How Do International Aviation Companies Measure Up to the Increasingly Competitive Chinese Market?
Our previous blog in this series describes how the Chinese aviation industry has experienced tremendous growth in recent years, both commercially and in intellectual property filings. Using insights from patent data, we showed you how big a gap there is between the historically dominant international aviation companies and their Chinese counterparts when filing patents in China. But understanding the specific differences or similarities in the quality of technologies being developed requires further in-depth analysis.
In this blog, we will compare the patent portfolios of some leaders in the Chinese aviation industry against those of the international aviation players. We highlight the industry’s development in China and show you how the Chinese aviation players hold up against their international peers in a qualitative comparison. Our analysis stresses the importance of the Chinese market for global aviation industry leaders.
Development of the Chinese aviation technology space over the years
Along with the growth in the economy, the Chinese aviation industry has experienced a remarkable expansion in the past decade. According to news sources, the number of civil airports in China has increased from 175 in 2010 to 260 in 2020, and the number of passengers they handle also has doubled from 320 million in 2012 to 660 million in 2019. A similar growth trajectory can also be observed in the number of patents filed by Chinese aviation companies.
In our analysis with LexisNexis® PatentSight®, as illustrated in the charts below, we can see that Chinese aviation players’ patent portfolios have developed from less than 3% of the global aviation patent holdings to 20% in the last ten years.
Looking only at the increase in volume of patents and assuming China to be a dominant player, is not a well-informed conclusion. To really understand the impact of the technology these companies are developing, we need to gauge the quality of the portfolio. Using our scientifically developed and industry proven patent quality measurement metrics we can create a more holistic picture of the aviation landscape to help us understand the differences between Chinese aviation companies and their international peers.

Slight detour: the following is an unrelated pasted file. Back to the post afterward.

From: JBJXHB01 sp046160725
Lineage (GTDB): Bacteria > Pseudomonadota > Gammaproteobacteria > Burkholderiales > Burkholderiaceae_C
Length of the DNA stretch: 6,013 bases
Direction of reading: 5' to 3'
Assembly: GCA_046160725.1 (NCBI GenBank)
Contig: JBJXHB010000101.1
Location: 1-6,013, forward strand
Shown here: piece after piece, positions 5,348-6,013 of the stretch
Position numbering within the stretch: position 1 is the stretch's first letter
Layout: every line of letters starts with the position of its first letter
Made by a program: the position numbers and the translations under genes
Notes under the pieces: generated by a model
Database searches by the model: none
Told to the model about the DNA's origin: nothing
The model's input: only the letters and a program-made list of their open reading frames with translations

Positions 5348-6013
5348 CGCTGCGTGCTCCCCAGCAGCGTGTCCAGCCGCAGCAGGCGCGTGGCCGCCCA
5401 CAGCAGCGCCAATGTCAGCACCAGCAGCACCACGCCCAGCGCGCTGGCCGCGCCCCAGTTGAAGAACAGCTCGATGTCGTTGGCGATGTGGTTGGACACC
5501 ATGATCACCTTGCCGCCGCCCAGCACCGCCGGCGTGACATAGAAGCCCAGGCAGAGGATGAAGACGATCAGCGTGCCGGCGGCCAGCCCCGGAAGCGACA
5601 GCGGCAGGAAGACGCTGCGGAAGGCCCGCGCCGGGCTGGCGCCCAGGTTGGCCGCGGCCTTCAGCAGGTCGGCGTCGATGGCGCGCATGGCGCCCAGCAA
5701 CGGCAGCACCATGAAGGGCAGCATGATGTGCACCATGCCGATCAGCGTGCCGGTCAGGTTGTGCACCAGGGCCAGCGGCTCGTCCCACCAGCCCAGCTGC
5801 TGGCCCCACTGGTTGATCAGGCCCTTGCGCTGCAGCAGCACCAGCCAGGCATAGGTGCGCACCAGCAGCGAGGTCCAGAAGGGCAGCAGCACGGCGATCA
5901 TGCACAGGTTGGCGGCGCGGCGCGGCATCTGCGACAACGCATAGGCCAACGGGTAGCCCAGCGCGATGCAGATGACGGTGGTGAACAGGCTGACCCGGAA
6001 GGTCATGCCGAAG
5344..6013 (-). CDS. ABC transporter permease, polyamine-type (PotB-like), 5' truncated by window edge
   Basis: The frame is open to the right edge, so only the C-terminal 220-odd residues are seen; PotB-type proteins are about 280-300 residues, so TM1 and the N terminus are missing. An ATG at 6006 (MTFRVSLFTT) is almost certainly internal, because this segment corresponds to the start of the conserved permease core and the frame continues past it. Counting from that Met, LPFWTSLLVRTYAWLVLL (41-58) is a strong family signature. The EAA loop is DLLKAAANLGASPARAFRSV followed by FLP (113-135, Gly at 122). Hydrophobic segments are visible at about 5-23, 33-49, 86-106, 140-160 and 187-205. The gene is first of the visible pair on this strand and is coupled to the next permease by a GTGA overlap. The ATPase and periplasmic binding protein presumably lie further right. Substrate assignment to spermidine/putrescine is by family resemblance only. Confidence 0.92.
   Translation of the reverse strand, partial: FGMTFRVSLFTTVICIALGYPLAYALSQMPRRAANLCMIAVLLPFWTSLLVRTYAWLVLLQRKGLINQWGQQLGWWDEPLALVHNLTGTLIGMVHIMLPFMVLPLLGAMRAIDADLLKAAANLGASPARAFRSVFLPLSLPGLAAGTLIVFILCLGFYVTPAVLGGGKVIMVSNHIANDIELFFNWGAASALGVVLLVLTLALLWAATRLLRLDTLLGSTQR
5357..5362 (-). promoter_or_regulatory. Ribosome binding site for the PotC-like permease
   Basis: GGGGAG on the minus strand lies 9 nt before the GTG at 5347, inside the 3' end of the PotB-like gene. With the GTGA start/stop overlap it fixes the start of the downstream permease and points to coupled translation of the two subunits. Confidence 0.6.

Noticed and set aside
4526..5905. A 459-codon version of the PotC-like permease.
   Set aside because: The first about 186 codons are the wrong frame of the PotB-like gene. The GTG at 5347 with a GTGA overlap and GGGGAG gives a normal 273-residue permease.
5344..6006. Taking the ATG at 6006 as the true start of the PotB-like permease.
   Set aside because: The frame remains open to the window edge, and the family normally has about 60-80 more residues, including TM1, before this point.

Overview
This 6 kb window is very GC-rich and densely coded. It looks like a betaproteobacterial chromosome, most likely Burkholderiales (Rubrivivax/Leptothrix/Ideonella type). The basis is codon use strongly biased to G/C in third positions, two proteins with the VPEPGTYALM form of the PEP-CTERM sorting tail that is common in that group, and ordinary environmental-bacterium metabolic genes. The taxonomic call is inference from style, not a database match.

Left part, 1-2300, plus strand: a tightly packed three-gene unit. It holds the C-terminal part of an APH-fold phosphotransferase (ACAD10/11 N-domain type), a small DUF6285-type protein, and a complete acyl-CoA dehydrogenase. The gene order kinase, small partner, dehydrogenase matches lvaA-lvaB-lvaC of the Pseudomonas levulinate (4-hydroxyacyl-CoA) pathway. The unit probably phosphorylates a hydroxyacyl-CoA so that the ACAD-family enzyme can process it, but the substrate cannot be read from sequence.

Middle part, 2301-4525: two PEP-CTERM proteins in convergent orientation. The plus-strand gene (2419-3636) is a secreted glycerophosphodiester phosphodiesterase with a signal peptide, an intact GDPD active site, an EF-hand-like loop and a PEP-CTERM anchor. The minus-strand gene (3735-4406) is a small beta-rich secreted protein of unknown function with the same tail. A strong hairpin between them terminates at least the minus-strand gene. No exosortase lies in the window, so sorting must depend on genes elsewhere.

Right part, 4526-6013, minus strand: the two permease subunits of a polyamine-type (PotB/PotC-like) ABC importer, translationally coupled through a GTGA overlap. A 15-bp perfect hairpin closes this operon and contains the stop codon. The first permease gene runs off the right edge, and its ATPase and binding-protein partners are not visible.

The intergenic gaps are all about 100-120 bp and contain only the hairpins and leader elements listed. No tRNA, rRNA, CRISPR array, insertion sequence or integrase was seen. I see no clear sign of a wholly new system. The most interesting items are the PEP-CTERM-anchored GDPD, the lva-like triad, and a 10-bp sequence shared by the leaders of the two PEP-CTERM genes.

In the chart below, on the horizontal (X) axis is Portfolio Size measuring the number of patent families in the respective portfolio. And on the vertical (Y) axis is Technology Relevance, which measures a portfolio’s technological impact.
One of the key takeaways from this chart is that the relative importance of the innovation made by the Chinese companies like CASC, NORINCO, CASI etc. is almost at par with those of the international aviation legacy players in this field like Airbus, Safran or Raytheon, as measured by our citation-based metric Technology Relevance. This means that Chinese companies are developing strong patent portfolios that can, maybe within a few years, catch up with the existing market leaders both in terms of quality and quantity.
The major Chinese aviation players (AVIC, CASC, AECC, China Aerospace Science & Industry, NORINCO Group) have quality and quantity on par with or exceed traditional international aviation global players like Rolls-Royce. Although not as extensive as the likes of GE and Boeing, these portfolios have developed quickly and continue to do so; it is still early days for the fledgling Chinese aviation players. However, they have made tremendous progress. Before long, they could be seen entering international markets with their aerospace solutions, which could disrupt the existing business of established global leaders. Using patent analytics to guide the way forward can make strategic decision making even more fruitful.
Looking to land in China? IP analytics for a smooth approach
As patents are the prerequisite for commercialization and an early indicator of innovation, engaging with a market force should always include IP analysis. And though patent data is publicly available, even seemingly simple questions, such as if a patent is still active or who ultimately owns the protected right, can be challenging to answer. Based on a refined and curated global patent dataset with clear information on the legal status, ownership and quality indicators, IP analytics can guide strategic decisions. Companies can benchmark their technology against other industry players, monitor market developments, spot trends early on, discover promising technology partners, identify acquisition targets, and decide operationally to enter or monetize the market by licensing their IP rights. The role of IP analytics is rapidly evolving. IP intelligence functions often report directly to the board or have a dotted line to the strategy department. Consulting companies and investors are increasingly interested in understanding patent data, and even regulatory bodies like the European Commission factor in patent analytics in anti-trust cases.
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